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Discussion Starter · #301 ·
Thanks for the thoughts Tony !

David
 

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Discussion Starter · #302 ·
It may be almost six months since my last post in this topic but I promise you I have not been idle. It's just that this project has been rather involved requiring some new tricks to be learned.

This photo illustrates the problem:



The far end of the layout is very dark, much too dark for my video loco to be able to see or for me to take photos. So the challenge was to provide lighting and for that lighting to be controllable over a WiFi network link.

My first attempt was to use an RGB WiFi LED controller. My intention was to use it with the warm white / cool white LED strip I already had but it didn't work out.

Lesson number 1: You cannot control a common anode LED strip with a common cathode controller.
Lesson number 2: It is much easier to make a common cathode controller than a common anode controller.
Lesson number 3: RGB LED strips give out a very blue light and are not very bright compared to warm white / cool white strips.

At about this time Ruud started posting about his use of Arduinos. This got me thinking. I did some research online and found that controlling a single LED strip with a MOSFET was pretty straight forward. If you choose a "logic level" MOSFET, all you need is a TTL "1" signal. If you make that a Pulse Width Modulated signal, then you can control the brightness as well.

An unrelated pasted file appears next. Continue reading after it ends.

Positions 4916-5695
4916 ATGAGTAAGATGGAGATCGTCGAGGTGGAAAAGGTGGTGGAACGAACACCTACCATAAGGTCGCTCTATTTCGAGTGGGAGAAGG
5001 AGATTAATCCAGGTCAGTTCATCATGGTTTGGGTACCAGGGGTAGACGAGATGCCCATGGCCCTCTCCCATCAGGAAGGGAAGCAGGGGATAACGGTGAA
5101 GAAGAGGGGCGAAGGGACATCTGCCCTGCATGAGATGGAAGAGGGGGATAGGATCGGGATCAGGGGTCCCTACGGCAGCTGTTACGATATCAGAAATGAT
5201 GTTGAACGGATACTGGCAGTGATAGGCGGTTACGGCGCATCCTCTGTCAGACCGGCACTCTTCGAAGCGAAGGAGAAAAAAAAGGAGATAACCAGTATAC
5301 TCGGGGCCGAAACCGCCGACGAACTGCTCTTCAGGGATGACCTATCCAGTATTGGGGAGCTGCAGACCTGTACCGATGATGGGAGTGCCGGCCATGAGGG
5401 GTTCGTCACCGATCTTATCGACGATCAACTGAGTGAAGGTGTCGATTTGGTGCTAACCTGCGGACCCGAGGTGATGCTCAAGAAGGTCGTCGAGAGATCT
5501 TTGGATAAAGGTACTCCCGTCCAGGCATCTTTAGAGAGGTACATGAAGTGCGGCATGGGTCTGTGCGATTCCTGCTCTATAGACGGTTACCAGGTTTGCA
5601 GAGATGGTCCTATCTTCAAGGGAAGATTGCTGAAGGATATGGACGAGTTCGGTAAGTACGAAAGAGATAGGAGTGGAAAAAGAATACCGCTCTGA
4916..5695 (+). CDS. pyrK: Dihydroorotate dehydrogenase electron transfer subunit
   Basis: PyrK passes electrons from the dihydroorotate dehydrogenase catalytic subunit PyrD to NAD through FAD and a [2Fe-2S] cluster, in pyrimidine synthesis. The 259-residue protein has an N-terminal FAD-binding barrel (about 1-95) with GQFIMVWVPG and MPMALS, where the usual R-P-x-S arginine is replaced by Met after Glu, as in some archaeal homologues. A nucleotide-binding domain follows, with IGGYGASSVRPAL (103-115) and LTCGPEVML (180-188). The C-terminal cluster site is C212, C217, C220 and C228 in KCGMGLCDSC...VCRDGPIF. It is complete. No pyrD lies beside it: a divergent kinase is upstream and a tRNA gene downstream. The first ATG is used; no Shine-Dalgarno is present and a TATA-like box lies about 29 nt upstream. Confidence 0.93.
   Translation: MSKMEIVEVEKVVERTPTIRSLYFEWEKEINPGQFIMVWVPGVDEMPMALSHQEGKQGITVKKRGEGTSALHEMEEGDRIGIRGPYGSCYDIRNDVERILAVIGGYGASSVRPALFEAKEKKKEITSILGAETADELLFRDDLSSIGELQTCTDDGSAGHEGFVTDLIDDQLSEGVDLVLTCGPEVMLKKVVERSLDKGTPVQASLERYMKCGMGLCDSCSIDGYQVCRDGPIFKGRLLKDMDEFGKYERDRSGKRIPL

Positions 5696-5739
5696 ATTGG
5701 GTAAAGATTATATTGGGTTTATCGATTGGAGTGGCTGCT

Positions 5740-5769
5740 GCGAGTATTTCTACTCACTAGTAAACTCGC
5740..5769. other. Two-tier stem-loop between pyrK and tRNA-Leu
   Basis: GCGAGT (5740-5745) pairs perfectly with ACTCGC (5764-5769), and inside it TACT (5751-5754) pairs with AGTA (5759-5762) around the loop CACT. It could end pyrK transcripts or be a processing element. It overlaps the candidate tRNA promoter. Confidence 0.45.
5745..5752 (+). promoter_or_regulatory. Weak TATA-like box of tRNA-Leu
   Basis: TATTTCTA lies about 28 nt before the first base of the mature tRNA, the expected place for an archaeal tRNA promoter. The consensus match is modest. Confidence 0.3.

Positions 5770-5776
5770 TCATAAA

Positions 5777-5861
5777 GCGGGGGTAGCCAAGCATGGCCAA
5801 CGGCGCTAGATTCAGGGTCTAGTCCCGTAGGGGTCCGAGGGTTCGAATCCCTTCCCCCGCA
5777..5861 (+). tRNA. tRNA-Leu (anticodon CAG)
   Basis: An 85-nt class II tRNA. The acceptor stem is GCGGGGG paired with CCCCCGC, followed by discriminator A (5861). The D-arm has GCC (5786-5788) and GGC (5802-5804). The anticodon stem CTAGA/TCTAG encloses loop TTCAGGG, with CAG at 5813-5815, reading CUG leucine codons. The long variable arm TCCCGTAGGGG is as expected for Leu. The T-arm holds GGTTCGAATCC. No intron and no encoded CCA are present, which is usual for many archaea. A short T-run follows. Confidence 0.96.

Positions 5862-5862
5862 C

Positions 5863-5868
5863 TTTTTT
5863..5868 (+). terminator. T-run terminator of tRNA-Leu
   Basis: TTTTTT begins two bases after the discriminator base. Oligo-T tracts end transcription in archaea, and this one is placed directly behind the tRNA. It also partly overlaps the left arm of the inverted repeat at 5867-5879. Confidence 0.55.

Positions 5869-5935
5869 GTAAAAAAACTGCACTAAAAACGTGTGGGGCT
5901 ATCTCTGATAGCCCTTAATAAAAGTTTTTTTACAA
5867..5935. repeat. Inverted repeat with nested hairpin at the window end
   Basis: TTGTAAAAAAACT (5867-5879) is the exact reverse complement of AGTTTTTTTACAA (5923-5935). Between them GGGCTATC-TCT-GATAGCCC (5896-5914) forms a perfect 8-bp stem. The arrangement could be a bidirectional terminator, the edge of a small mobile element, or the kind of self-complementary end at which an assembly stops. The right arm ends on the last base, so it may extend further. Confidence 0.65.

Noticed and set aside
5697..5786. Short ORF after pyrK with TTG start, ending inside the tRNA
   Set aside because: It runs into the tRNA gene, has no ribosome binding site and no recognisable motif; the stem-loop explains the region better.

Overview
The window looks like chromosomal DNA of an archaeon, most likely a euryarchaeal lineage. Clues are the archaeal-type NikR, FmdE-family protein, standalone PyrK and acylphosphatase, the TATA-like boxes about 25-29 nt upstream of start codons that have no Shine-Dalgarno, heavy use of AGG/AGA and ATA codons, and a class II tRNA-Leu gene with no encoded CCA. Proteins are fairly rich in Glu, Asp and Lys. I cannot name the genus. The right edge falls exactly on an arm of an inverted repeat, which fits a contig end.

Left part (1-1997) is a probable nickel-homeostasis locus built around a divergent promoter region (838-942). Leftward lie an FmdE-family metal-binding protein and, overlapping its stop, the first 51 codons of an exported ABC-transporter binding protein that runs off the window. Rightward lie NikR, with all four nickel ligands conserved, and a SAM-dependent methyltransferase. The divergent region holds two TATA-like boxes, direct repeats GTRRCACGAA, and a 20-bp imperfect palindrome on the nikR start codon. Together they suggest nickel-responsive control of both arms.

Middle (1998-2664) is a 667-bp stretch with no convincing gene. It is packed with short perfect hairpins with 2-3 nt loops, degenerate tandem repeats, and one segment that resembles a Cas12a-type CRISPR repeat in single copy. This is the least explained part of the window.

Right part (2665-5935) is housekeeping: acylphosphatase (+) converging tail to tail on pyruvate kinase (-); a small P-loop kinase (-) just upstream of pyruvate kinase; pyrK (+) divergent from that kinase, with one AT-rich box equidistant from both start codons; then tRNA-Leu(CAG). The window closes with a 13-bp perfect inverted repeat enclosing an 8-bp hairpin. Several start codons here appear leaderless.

I wanted the controller to be accessible over the network, so that meant I needed networking on the controller. To try to keep the learning curve from being too steep I chose the current Raspberry Pi 2 as it has all the networking stacks etc. built in.

Whilst the Raspberry Pi is good at networking, it is not so good at real time control without major work on the host OS, so doing some more research, I soon found the Adafruit 16 channel PWM controller. This sits on the I2C bus and will happily pump out accurate and consistent PWM signals without any intervention from the processor. Adafruit provide a Python library for it, so setting up a PWM signal is little more than one line of code per channel.